Part of being an active reader, is having conversations about our reading with others and writing about our reading to prepare for conversations. To ensure we make time for these important conversations, we dedicate the last 10 minutes of reading workshop to partner conversations on Mondays, Wednesdays, and Fridays. On Tuesday and Thursdays, we write in our reader's notebook for the last 10 minutes of reading workshop. This schedule not only ensures that students are given time to do this important work as readers, but also makes sure there is a balance between talking and writing about reading.
Before students wrote down three possible classmates on an index card they thought would be a good reading partner for them, we talked about the purpose of a reading partner and identified qualities of a good reading partner.
I work hard to always make the purpose clear to students about what I am asking them to do as learners so they understand the "why?" behind everything we do in our classroom. I also think it is important for students to see the connection between their writing about reading and their partner conversations. When students gather for a partner conversation, it is expected they will refer to their book and reader's notebook during the conversation and use them as tools to help them have a thoughtful conversation.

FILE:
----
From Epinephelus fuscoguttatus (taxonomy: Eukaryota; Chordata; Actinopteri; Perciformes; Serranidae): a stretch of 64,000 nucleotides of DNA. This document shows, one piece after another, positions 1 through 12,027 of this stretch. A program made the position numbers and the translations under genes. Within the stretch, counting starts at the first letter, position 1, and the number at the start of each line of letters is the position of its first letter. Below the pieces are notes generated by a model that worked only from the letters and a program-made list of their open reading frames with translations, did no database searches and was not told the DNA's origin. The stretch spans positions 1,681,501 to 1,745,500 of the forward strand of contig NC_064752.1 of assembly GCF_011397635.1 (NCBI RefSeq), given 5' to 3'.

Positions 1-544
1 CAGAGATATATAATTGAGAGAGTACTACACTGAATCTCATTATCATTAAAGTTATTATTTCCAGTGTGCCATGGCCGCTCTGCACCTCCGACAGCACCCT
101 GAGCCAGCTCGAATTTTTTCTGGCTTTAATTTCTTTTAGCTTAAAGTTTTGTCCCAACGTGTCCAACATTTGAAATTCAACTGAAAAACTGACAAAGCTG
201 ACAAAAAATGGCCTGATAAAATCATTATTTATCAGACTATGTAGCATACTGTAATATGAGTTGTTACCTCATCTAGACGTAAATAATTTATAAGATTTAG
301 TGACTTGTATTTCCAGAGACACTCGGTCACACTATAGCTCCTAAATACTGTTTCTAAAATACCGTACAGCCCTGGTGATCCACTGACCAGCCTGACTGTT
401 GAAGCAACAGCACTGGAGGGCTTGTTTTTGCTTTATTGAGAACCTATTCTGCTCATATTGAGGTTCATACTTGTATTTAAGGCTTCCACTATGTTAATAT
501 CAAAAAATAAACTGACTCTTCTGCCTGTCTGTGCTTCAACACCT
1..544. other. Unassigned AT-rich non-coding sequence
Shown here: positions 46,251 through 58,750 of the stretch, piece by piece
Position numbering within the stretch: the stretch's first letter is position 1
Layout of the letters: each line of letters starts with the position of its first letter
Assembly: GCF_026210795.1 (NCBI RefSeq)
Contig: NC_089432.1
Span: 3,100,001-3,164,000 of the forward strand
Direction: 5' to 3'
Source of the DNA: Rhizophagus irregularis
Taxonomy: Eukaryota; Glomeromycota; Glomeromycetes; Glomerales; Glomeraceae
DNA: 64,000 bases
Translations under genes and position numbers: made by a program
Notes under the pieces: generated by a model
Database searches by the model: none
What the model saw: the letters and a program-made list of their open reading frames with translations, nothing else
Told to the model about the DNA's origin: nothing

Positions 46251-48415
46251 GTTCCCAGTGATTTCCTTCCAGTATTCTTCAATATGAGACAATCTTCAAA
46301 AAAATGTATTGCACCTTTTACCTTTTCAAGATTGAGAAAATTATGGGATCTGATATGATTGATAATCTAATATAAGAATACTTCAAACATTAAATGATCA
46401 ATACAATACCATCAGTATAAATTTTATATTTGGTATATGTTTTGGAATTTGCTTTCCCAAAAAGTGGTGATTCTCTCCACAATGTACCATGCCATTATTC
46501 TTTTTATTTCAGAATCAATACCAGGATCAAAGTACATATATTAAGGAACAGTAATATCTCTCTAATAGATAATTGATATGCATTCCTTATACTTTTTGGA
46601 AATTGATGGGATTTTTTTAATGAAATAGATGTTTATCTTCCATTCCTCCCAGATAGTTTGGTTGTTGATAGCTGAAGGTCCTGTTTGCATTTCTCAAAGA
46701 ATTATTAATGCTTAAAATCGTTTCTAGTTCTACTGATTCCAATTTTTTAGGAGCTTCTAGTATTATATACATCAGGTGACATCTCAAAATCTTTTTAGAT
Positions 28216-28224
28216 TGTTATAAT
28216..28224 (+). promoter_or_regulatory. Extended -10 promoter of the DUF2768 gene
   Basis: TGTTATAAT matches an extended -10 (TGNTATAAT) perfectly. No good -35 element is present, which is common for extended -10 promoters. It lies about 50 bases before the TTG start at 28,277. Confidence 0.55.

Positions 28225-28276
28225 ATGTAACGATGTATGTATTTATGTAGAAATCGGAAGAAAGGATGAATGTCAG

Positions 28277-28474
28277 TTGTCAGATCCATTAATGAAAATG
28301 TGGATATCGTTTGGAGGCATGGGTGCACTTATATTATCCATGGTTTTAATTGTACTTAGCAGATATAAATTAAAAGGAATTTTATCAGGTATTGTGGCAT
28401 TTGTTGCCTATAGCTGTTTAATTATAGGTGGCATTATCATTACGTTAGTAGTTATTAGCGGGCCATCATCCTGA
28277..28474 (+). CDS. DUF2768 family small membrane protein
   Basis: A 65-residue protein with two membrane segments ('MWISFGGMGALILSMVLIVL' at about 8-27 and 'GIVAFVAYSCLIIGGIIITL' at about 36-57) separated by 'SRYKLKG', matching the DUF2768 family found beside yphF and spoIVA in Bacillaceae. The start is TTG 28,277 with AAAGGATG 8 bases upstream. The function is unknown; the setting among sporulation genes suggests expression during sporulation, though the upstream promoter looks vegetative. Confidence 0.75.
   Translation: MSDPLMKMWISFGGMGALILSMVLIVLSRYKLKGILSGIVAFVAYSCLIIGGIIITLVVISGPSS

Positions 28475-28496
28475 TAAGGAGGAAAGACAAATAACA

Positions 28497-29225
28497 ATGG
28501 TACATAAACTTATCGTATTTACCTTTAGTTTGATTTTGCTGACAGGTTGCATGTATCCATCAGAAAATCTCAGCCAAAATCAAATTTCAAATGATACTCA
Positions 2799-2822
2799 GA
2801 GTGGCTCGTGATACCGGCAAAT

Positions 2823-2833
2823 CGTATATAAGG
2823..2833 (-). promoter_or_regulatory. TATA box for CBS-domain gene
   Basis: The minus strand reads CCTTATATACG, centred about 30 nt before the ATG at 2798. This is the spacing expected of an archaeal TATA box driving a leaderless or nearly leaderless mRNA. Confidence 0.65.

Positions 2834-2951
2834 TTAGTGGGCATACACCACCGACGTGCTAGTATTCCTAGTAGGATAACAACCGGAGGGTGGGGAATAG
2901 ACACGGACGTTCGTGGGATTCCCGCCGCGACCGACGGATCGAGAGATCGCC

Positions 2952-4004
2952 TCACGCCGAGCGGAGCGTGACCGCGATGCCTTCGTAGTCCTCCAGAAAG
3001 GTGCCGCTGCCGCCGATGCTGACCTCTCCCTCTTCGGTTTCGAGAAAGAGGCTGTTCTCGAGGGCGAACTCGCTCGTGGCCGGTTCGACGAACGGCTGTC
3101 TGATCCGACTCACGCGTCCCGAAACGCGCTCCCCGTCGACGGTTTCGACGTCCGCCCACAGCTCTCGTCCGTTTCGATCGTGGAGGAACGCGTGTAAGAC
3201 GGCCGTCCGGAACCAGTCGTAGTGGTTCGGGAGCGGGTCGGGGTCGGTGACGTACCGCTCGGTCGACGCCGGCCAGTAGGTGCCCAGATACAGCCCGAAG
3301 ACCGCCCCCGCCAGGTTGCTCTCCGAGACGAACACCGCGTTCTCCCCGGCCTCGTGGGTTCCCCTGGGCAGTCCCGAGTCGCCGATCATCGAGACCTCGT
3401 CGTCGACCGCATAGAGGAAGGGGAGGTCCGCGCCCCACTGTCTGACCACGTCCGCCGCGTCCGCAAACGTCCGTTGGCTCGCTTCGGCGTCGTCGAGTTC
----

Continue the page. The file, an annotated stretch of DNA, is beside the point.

I am a firm believer that students need to be explicitly taught how to have successful partner conversations, need to have conversations modeled for them, and need opportunities to share what they noticed about the conversations they watched. In my classroom, we refer to these modeled conversations as "fishbowl conversations". The partnership modeling the conversation sits in the middle of the circle on the rug and the rest of us actively observe by watching and listening in to the conversation by making a large circle around them. I let students know that I will be asking them, "What did you notice?" when I pause the conversation, so they need to be ready to respond and share their noticings. This is also a great way for them to learn from one another and also honor their hard work as learners.
I'd love to hear your thoughts and ideas about reading partnerships and ways you model conversations with your students.